Working Paper

Restructuring the Board of Trade for the Twenty-first Century

Henig, D; Winters, A (2024). Restructuring the Board of Trade for the Twenty-first Century. Centre for Inclusive Trade Policy Working Paper 014

Published 22 May 2024

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CITP Working Paper 014


There is widespread agreement that the UK has not made a success out of its post-Brexit freedom to determine its own trade policy. This is partly because little effort has been made to engage with stakeholders and the Government has avoided serious debate and analysis of options and policies. We propose restoring the UK Board of Trade to its former status as a centre of excellence offering trade policy advice, giving it a large measure of independence, connecting it better with Parliament and requiring it to consult widely and effectively. Importantly, we make practical proposals for its design, governance and operation, and argue that it could be established in shadow form almost as soon as a government decided it wanted to do so.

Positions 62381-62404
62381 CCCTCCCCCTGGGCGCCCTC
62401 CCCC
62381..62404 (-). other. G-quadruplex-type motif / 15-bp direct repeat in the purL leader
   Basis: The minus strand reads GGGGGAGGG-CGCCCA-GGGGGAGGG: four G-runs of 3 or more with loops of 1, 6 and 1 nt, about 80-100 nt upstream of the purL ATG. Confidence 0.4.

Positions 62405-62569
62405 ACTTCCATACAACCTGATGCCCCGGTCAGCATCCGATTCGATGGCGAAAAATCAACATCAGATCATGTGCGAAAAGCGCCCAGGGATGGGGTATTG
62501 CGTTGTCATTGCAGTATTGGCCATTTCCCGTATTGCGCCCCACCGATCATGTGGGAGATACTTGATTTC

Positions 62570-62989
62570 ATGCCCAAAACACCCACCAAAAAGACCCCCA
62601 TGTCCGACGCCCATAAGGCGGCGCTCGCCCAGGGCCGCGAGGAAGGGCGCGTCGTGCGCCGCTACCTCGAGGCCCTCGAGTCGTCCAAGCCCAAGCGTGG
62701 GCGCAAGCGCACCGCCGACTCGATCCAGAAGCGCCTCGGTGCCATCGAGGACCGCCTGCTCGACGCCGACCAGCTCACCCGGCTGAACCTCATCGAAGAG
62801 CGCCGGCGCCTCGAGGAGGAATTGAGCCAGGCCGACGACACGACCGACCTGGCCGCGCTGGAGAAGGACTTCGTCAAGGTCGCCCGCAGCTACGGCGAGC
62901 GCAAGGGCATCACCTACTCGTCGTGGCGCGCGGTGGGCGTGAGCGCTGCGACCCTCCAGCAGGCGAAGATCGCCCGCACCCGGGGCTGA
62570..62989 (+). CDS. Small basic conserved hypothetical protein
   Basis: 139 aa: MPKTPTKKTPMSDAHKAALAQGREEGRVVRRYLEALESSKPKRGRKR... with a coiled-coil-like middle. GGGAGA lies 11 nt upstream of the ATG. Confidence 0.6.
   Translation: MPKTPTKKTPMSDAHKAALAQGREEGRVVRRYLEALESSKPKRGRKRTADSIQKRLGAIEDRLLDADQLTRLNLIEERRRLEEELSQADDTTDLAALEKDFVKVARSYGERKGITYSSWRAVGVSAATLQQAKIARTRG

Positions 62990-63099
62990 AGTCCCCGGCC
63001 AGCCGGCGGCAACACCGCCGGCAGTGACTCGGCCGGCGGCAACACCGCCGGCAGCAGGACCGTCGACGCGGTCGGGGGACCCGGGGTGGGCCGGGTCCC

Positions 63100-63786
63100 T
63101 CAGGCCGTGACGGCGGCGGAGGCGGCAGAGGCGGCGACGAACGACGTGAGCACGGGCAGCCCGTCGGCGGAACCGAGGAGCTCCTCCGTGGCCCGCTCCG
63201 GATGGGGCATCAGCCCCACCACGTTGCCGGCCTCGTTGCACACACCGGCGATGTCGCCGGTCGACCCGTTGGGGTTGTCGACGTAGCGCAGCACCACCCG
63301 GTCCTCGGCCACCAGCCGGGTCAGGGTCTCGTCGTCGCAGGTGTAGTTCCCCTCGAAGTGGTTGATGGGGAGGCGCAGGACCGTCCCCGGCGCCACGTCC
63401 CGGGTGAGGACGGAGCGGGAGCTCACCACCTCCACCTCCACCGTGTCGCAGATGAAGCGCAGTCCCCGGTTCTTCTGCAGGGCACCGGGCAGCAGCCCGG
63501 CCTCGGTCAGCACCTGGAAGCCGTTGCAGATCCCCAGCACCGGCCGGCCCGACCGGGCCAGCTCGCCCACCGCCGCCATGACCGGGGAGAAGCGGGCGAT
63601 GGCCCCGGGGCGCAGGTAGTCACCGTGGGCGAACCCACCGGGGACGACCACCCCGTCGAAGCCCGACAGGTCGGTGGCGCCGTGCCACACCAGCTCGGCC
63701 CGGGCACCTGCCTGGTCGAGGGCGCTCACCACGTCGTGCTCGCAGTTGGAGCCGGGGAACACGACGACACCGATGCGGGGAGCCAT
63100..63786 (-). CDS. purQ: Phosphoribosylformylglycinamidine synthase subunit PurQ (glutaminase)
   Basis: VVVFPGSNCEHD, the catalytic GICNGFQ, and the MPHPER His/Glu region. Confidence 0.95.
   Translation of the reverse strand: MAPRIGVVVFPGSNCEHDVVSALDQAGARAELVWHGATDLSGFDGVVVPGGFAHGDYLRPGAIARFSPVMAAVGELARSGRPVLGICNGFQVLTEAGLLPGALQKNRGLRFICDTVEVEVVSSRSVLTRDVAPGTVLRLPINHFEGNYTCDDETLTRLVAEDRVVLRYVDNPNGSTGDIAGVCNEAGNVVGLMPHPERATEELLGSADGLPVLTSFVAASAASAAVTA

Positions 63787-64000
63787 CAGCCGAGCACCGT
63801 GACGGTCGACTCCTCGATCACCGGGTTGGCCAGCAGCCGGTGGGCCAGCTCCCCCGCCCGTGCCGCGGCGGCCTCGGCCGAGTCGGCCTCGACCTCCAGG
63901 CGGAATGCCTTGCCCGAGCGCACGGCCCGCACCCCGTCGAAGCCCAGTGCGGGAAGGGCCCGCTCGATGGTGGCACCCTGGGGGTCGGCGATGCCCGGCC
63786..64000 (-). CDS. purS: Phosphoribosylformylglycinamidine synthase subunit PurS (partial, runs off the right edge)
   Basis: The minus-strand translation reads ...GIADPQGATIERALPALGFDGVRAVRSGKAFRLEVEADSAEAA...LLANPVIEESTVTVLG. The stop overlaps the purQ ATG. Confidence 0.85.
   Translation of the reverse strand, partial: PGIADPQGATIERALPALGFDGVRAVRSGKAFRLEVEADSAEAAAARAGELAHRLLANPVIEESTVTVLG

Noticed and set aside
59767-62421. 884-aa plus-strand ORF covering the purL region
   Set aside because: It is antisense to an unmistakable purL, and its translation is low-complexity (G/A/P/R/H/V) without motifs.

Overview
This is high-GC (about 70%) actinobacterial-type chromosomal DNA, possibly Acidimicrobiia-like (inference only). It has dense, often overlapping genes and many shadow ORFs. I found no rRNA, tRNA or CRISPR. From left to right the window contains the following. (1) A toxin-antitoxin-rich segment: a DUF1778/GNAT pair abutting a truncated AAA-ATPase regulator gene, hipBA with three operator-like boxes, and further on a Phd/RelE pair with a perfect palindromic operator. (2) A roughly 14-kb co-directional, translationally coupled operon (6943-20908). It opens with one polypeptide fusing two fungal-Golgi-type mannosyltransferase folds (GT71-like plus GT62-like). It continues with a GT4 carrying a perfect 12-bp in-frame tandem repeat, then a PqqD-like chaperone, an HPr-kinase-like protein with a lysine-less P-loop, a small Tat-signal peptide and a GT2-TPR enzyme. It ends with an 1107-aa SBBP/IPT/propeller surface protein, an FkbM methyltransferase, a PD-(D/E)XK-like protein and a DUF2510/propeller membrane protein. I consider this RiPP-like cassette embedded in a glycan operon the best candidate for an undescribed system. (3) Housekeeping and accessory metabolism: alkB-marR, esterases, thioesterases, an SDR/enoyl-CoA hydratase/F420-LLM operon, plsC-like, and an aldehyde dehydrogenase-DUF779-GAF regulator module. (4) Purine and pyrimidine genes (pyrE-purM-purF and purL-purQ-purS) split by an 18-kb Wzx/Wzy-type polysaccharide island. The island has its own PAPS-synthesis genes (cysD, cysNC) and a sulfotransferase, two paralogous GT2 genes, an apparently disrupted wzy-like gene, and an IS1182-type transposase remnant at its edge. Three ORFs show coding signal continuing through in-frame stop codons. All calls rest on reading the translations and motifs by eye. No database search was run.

Non-Technical Summary

One of the most heralded claims for Brexit was taking back control of UK international trade policy. Four years later, this is not widely seen as having been a success. Trade growth has been disappointing, the UK has become less open, exporting is still heavily concentrated in the Southeast of England, and there is little trust in Government pronouncements on trade. And yet there is almost no coherent discussion of trade policy and no evident strategy guiding future policy objectives or the signature of new trade agreements.